SC: How would you describe your individual ‘sound world’?
MS: I work in a wide range of musical contexts, so the specific sound of the music I make is determined, fundamentally, by the people I’m working with. But while the ‘surface’ of my music changes from piece to piece or project to project, there are some common strands that run through it all. My music shifts from stable to unstable, beautiful to erratic (sometimes in the blink of an eye); I also explore the dialogue between the predictable and the unpredictable, the familiar and the unfamiliar. So, these are states that interest me (as opposed to particular sounds or a soundworld).  
SC: What motivates you to compose? 
MS: Working with musicians. Working with musicians is risky and rewarding in equal measure. When I set out to collaborate with musicians, it’s never clear what will emerge (or, indeed, if anything will at all or how good it might be). And that is entirely appealing. If that moment of collaboration is not risky, then nothing new is being made. The point of working with musicians (and, for me, composing) is to drive one another to make something that we haven’t individually done before. That challenge motivates me to embark on the next piece. And, if done right, it should lead to something interesting to listen at the end of it all (which must also be the point in doing this).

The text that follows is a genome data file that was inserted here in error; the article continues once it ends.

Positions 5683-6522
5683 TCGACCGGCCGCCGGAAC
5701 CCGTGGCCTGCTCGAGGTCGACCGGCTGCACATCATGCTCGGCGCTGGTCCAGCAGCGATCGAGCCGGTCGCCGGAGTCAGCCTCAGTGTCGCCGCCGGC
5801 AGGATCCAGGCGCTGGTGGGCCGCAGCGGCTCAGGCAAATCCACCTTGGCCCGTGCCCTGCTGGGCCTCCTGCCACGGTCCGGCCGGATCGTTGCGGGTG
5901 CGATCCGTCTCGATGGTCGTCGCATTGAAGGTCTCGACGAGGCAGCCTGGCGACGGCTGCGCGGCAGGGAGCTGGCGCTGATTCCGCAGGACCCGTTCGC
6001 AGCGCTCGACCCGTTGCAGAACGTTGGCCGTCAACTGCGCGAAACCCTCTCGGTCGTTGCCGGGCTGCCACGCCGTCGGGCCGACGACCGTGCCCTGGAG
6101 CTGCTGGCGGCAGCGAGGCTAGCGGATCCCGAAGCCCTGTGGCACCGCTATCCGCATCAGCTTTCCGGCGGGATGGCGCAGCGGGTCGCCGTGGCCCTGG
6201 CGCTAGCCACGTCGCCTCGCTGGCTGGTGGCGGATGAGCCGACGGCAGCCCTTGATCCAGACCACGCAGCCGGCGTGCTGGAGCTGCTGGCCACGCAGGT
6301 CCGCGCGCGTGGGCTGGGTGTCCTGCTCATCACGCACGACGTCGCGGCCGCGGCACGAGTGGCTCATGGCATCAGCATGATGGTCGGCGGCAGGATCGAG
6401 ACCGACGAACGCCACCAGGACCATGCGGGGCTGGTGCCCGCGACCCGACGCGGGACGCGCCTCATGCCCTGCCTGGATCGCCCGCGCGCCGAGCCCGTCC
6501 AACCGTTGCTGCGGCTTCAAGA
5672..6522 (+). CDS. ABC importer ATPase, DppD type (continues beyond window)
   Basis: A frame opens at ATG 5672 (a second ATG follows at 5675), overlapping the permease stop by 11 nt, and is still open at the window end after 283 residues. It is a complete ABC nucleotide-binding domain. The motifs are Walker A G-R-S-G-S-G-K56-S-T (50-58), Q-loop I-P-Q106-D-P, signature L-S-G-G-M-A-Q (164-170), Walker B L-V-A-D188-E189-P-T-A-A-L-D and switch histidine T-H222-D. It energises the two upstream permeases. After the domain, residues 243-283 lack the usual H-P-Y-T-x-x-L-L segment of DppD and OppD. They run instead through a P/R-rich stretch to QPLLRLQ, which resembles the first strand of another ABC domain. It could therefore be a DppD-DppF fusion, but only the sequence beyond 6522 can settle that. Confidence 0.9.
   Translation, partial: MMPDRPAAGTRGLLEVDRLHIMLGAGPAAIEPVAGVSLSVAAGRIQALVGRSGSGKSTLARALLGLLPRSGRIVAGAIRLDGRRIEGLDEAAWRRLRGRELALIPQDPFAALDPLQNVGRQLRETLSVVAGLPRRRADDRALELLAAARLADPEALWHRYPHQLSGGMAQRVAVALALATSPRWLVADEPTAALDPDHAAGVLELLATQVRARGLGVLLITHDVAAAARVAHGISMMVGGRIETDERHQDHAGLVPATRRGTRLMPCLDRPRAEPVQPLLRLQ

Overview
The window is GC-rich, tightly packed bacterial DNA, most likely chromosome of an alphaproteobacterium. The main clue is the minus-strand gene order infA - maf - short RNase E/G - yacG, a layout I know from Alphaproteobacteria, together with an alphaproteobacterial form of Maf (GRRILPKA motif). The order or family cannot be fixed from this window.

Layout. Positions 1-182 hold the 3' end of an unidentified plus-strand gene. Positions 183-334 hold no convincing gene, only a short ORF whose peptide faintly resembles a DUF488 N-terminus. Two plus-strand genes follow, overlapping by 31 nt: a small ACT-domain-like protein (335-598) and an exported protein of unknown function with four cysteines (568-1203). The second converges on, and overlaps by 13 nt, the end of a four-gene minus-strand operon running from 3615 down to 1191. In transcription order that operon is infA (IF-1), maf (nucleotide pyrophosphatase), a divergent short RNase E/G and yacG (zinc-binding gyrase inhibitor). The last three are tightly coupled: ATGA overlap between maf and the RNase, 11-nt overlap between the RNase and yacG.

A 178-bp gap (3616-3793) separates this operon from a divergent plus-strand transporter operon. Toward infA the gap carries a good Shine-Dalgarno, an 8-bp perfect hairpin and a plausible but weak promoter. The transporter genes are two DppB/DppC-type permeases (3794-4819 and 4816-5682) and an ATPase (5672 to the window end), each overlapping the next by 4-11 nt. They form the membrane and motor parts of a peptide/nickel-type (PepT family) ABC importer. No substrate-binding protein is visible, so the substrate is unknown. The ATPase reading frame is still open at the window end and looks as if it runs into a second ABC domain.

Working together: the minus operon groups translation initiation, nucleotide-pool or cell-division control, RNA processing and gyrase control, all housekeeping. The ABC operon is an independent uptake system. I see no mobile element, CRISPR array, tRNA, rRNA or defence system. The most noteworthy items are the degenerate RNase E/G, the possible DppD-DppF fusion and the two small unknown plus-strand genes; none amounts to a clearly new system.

SC: Which living composers do you identify with or simply admire?
MS: I recently completed a project with pianist-composer Matthew Bourne. I admire his energy, fierce technical proficiency, ability to adapt to whatever or whoever he’s working with. I also admire Jürg Frey because of the focused and highly refined qualities of his approach to composition, which demands a similar focus from the listener. And Mica Levi, possibly for similar reasons: focused, refined, powerful sounds, draws upon a wide range of musical types.
SC: If you could have a beer and a chat with any composer from the past, who would it be and why?
MS: Though I really do love beer, I’m a bit too pragmatic for this question! Can I go to the pub with someone still working instead? Whoever it is, I’d want to find out about the very domestic aspects of how they work: how they work day to day, how they find the motivation to keep going, how they capture and remember their ideas, how they play with their material. 
SC: Now for some desert island discery – please name eight pieces of music you could not be without, and then select just one.
1.  Bach, Preludes and Fugues(I know it’s more than eight and I’m cheating, but I’m currently obsessed with playing these)
2.    Bill Evans, The Tokyo Concert
3.    Debussy, String Quartet in G minor(op. 10)
4.    Beethoven, Symphony No. 7
5.    Cage, The Perilous Night
6.    Mozart, Requiem
7.    Cardew, Treatise(this would keep me occupied for a long time)
8.    Reich, Electric Counterpoint

Out of this list, it’d have to be Bach (particularly as I’m getting a piano to take with me).
SC:…and a book?:
MS: Italo Calvino, If on a Winter’s Night a Traveller… (or Invisible Cities)
SC:…a film?
MS: Can I take The League of Gentleman series 1-3 boxset instead?
SC:… and a luxury item?

MS: A Steinway (with some gaffer tape, screws, nails, Blu-Tac…)